Orange County Wednesday sprinted past a grim milestone of 6,000 COVID-19 deaths, while hospitalizations and other data indicated this winter’s Omicron variant-fueled surge is slowing.
The county logged 28 more fatalities Wednesday, with all but one occurring this month. The other fatality occurred on Christmas Day.
“We should expect that the death curve is going to fill in,” Andrew Noymer, an epidemiologist and UC Irvine professor of population health and disease prevention, told City News Service on Wednesday. “The January (death toll) is going to look an awful lot like the August (death toll) before it’s all said and done,” Noymer said.
“… Omicron is less severe, but you can’t have hospitalizations in the thousands … without some deaths,” he added.
Dr. Regina Chinsio-Kwong, the county’s deputy health officer, told reporters on a media call Wednesday that Omicron has ignited the largest wave yet in cases, and that can account for the spike in deaths.
“You have to realize the sheer number of COVID cases with this surge is so much higher than any other surge we’ve experienced,” Chinsio-Kwong said. “It’s possible we may see the same number of deaths as in the fall, but proportionate to the number of cases that should be much lower than previous surges.”
The number of COVID patients in county hospitals dropped from 1,114 Tuesday to 1,086, while the number of intensive care unit patients fell from 191 to 179.
The county had 19.6% of its ICU beds available as of Wednesday and 59% of its ventilators. County officials get concerned when ICU bed availability dips below 20%.
Of those hospitalized, 85% are unvaccinated. The unvaccinated rate is 87% for the COVID patients in ICU.
“The numbers of hospitalizations are starting to trend down and the message is things are looking good,” Noymer said.
The county reported 2,592 more infections, raising the cumulative total since the pandemic started to 501,510.
“Unfortunately, we have hit milestones” in cases and deaths with more than 500,000 infections and 6,000 fatalities, Chinsio-Kwong said.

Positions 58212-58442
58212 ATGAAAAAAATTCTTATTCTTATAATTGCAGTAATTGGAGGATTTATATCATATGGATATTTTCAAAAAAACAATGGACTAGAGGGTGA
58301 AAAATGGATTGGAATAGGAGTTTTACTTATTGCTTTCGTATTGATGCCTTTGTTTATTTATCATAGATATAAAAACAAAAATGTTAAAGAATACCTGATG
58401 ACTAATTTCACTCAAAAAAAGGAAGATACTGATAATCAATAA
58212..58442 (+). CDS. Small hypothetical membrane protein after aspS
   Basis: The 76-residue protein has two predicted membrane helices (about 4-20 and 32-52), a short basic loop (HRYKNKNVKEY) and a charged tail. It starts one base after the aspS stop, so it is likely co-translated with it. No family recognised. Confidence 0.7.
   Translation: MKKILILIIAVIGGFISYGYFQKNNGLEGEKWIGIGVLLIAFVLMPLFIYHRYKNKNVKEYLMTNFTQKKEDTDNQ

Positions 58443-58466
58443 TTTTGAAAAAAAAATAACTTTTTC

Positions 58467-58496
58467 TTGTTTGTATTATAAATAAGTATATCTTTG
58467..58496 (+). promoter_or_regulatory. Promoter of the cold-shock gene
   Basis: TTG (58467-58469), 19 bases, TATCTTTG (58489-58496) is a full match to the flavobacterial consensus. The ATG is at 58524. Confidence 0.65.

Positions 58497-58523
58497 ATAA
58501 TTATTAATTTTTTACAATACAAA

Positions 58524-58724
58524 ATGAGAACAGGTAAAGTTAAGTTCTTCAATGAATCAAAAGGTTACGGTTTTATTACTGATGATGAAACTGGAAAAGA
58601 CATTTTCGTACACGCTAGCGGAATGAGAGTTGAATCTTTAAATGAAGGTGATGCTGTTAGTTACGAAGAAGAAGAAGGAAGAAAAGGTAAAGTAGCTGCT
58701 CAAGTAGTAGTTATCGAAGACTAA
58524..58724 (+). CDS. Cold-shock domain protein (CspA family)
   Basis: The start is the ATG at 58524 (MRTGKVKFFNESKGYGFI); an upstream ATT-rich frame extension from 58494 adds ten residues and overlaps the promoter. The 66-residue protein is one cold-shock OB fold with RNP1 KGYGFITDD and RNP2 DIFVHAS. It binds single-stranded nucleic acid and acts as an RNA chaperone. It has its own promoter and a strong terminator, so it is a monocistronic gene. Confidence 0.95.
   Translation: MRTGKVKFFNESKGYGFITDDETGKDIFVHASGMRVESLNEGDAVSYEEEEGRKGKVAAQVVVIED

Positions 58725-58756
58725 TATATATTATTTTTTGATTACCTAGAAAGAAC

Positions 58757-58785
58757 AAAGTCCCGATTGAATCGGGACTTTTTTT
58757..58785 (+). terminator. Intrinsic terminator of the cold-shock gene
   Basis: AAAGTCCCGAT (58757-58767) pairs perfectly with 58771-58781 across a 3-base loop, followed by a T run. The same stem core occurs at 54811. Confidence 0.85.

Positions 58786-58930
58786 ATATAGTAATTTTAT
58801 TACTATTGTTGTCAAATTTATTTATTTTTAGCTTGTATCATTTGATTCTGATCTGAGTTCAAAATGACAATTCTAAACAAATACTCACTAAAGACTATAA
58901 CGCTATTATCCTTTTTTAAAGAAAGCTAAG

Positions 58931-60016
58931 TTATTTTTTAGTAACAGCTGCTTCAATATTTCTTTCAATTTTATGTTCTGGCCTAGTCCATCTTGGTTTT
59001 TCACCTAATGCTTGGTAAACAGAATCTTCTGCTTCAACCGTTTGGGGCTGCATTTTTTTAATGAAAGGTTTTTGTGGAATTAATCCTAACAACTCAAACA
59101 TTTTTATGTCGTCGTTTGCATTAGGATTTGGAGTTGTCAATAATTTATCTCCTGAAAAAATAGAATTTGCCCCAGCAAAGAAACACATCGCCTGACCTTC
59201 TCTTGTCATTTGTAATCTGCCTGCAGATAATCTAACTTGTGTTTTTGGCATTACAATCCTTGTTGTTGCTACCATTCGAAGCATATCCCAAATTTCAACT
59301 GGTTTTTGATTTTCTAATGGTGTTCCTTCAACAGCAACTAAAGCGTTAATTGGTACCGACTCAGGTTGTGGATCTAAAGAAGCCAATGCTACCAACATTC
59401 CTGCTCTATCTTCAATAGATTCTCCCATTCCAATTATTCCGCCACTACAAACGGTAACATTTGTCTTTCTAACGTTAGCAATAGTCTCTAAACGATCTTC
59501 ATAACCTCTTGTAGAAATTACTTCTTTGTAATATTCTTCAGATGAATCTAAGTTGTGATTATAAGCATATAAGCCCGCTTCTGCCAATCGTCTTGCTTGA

With the Lunar New Year, Super Bowl and this Sunday’s NFC championship game in Inglewood looming, Chinsio-Kwong warned residents to be careful and get vaccinated or boosted if they haven’t already. She also advised they should opt for a well-fitted mask and celebrate outdoors if possible.
January’s death toll now stands at 67 and December’s death toll at 85.
Chinsio-Kwong said of January’s deaths, 43 were not vaccinated, five were vaccinated and received a booster and 19 got two shots but no booster. Of those inoculated who died, the majority were “older in age,” she said.
November’s death toll stands at 104, October’s at 128, September’s at 196 and August’s at 182.
In contrast, the death toll before the Delta variant fueled a summer surge was 31 in July, 19 in June, 26 in May, 47 in April, 202 in March and 620 for February. January 2021 remains the deadliest month of the pandemic, with a death toll of 1,598, ahead of December 2020, the next-deadliest with 985 people lost to the virus.
Two of the dead reported Wednesday were skilled nursing facility residents, raising the overall toll in that category to 1,230. Another was an assisted living facility resident, raising the death toll in that category to 649.
Outbreaks — defined as three or more infected residents — increased from 37 to 44 at elderly assisted living facilities from Jan. 19 to Jan. 24, the most recent data available, and from 29 to 33 for skilled nursing facilities.
The county’s adjusted daily case rate per 100,000 residents dipped from 182.4 Monday to 174.4 Wednesday. The testing positivity rate inched down from 25.3% to 24.6%, and edged down from 29.2% to 28.6% in the health equity quartile, which measures underserved communities hardest hit by the pandemic.
Chinsio-Kwong said county officials have seen a slowing in vaccinations of late, “but we’re still seeing some strides.” Of those who were inoculated, 44% have gotten a booster shot in the county, which is above the national average of 40%, she said.
The county is 69% fully vaccinated, and 73% vaccinated among eligible residents, Chinsio-Kwong said.